10 Top Disadvantages of Online Classes

By Maverick Nov24,2023

The sophistication of communications technology has made it easier for students to learn without leaving the comfort of their homes. It is estimated that the E-Learning market will grow by $12.81 billion between 2020 and 2024. 

While E-Learning makes education more accessible, it also has several disadvantages of online classes that are often pushed aside in discussions of its viability.

Educators need to recognize the drawbacks of this avenue of learning to add to what’s possible with E-Learning. So let’s take a closer look at the issues plaguing the online learning industry.

Disadvantages of E-Learning

Here are the 10 main disadvantages of E-Learning:

1. Causes Social Isolation


E-Learning inherently promotes contemplation and a lack of interaction. When students are in a classroom, they can’t help but communicate and often find a sense of community. 

However, E-Learning makes learning a companionless experience. Many students and teachers engaging in E-Learning experience signs of social isolation since there is a lack of human interaction. 

Social isolation and the persistent lack of communication make students and teachers prone to mental health issues. Besides stress, negative thinking and anxiety are increasingly common complaints among those involved with E-Learning.

2. Prone to Technical Issues

Technical issues often reduce the quality of learning and cause frustration among both students and teachers. Bad audio and video quality and connection issues often disrupt online classes.

A few years ago, students were required to download and install software packages to enable E-Learning. Thankfully, online classes have become easier to attend. Students only need to click on a link and attend classes directly from their browser. 

But this added convenience hasn’t fixed the disruption of online classes due to technical issues. 

3. Lack of Accreditation

While E-Learning is convenient, for this avenue of learning to be considered authentic and effective, every online school must be accredited.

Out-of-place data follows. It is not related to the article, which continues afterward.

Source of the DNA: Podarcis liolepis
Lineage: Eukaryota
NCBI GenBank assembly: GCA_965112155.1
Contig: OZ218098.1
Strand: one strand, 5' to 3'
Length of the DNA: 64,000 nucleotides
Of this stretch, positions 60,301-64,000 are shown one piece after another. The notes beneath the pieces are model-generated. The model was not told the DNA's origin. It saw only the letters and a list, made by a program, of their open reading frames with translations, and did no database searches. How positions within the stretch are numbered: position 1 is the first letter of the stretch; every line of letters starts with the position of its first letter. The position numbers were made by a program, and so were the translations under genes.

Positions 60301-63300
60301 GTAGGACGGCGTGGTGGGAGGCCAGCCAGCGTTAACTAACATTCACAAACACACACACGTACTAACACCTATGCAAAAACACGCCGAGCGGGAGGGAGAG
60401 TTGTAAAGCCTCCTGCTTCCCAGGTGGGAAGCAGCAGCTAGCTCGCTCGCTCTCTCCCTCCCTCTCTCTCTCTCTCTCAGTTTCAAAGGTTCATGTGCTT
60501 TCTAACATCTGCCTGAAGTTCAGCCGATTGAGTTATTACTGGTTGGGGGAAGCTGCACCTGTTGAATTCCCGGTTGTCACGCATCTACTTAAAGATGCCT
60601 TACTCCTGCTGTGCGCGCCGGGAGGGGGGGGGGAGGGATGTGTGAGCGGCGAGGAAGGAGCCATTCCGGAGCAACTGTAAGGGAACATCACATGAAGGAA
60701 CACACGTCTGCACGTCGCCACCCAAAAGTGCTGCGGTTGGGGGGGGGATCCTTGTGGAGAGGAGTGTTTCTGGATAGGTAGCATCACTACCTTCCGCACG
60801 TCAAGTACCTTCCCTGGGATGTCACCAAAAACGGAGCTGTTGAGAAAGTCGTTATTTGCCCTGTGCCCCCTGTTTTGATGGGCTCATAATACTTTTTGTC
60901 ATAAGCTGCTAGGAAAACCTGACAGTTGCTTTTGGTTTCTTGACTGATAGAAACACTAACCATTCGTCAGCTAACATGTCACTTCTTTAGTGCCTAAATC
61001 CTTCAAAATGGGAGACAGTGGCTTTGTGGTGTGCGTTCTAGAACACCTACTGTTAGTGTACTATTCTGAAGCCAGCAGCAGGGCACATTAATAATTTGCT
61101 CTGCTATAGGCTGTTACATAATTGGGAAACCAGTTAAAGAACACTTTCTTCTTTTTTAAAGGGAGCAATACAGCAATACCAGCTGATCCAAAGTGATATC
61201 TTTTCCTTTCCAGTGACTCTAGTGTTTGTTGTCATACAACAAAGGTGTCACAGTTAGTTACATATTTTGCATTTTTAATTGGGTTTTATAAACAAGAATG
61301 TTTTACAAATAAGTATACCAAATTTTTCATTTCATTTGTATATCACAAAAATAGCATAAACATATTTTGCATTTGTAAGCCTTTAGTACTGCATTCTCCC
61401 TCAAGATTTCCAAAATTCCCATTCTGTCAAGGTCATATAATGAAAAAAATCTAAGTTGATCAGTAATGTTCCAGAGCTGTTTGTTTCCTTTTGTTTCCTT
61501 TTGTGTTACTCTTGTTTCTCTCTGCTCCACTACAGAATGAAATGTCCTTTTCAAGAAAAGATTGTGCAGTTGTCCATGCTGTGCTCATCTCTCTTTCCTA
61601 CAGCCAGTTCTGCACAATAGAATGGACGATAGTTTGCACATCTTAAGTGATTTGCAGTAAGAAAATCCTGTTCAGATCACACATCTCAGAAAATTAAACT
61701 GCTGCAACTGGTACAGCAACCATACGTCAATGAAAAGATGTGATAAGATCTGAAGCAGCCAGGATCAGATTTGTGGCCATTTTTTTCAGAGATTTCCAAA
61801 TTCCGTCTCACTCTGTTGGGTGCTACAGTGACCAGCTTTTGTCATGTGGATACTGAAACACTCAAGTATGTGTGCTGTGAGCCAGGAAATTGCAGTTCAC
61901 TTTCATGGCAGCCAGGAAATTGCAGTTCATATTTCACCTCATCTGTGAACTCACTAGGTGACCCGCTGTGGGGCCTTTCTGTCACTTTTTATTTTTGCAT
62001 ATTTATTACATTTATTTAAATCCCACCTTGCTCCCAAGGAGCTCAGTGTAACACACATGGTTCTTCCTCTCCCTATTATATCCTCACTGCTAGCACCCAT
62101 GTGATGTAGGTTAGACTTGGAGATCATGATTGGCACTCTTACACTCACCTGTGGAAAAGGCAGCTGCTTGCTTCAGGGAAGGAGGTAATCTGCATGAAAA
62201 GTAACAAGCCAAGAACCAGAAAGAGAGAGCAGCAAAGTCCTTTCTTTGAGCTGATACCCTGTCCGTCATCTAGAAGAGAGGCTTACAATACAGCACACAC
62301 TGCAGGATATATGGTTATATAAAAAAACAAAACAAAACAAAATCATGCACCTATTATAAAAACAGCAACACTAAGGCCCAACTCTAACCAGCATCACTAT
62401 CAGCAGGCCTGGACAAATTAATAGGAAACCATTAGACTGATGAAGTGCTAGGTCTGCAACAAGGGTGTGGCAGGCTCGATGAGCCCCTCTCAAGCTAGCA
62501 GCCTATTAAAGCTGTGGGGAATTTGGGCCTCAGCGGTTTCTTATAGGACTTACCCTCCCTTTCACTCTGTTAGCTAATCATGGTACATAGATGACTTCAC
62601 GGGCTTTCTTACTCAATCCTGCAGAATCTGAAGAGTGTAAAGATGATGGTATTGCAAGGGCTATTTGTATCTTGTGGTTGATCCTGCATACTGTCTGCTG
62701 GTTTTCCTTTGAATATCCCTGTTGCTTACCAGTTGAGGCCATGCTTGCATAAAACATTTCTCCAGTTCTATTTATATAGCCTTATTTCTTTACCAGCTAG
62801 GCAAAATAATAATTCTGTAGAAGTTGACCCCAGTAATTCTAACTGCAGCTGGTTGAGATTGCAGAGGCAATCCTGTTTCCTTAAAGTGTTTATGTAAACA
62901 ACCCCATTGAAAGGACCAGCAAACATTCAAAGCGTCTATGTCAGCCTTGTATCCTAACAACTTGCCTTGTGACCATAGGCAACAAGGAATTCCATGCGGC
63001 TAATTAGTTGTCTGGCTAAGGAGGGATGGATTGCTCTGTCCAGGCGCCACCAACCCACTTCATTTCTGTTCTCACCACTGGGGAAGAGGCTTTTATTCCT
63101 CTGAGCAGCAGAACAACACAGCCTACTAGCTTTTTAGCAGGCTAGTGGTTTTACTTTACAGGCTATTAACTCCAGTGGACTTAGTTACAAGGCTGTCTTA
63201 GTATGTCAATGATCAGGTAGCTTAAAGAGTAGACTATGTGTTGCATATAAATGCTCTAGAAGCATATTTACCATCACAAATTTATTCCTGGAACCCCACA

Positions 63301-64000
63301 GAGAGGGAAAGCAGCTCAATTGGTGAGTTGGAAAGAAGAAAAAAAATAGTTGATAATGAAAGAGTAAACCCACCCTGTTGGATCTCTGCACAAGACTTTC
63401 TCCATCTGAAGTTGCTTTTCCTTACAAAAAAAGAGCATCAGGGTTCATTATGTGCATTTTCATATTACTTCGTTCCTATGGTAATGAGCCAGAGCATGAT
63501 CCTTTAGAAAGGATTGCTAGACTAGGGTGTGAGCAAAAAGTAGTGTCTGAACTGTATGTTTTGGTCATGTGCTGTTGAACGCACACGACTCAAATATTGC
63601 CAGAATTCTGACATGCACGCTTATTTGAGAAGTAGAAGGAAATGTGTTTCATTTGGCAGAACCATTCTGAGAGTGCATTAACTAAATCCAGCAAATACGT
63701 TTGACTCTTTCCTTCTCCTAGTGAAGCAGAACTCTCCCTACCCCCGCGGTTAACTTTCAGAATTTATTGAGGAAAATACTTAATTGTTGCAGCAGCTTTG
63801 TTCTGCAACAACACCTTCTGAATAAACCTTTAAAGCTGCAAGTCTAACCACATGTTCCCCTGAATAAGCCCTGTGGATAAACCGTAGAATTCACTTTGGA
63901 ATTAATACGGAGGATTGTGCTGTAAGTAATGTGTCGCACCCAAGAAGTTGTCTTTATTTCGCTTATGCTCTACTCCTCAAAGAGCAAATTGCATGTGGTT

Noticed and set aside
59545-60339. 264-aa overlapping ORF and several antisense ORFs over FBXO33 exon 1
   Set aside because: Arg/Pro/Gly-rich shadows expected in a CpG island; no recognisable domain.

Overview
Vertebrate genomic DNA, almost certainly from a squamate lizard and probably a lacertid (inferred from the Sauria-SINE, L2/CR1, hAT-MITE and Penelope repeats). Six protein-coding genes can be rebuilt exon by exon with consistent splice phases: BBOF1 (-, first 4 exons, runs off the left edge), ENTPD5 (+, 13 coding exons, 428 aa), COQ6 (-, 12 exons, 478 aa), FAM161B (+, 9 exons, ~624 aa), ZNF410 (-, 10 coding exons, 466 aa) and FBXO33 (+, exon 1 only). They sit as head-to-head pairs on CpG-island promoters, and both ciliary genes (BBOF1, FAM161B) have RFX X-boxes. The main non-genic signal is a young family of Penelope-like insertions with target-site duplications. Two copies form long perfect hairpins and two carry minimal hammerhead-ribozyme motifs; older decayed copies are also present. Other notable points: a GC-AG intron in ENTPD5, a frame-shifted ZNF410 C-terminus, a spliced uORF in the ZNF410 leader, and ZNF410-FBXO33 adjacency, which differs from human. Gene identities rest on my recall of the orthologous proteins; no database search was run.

Countless online learning platforms aren’t qualified or accredited whatsoever. Furthermore, only the instructor checks the material, and often there is no third party involved in assuring the accuracy and quality of the material.

The lack of accreditation of E-Learning providers weakens the legitimacy of online learning. 

4. Timing is Always an Issue

Instructors must work within a limited time frame to teach students and respond to their queries. However, solid student interaction isn’t always possible in time-bound online lectures. 

Students often have to reach out to the instructor via email or chat to clear any queries they may have. This extends the time required for the student to learn and makes clearing queries inconvenient. 

In contrast, in a classroom, asking and answering questions is faster and a lot more personal. 

5. Not Healthy for Eyes

E-Learning requires students to spend a lot of time in front of screens. The increased screen time strains the eyes and can cause issues with eyesight. 

Increased screen time has been one of the parents’ biggest gripes. But, unfortunately, E-Learning can also promote a bad posture and other physical issues that arise from staying hunched over a screen for extended periods.

6. Not Suitable for Remote Locations


It isn’t easy to get reliable internet connectivity in a remote location. While internet connectivity has increased over the past decade, smaller cities still have issues with internet speeds. 

The lack of a consistent connection can make it difficult for students to learn and instructors to teach. Furthermore, it can cause a lack of continuity in learning for the student. 

7. Not Affordable for Financially Weak Students

While computers have become easier to get a hold of, they’re expensive and can be too expensive for financially weak students to afford.

In addition to bearing the cost of a suitable device, students also need to get a solid internet connection so they can attend the classes.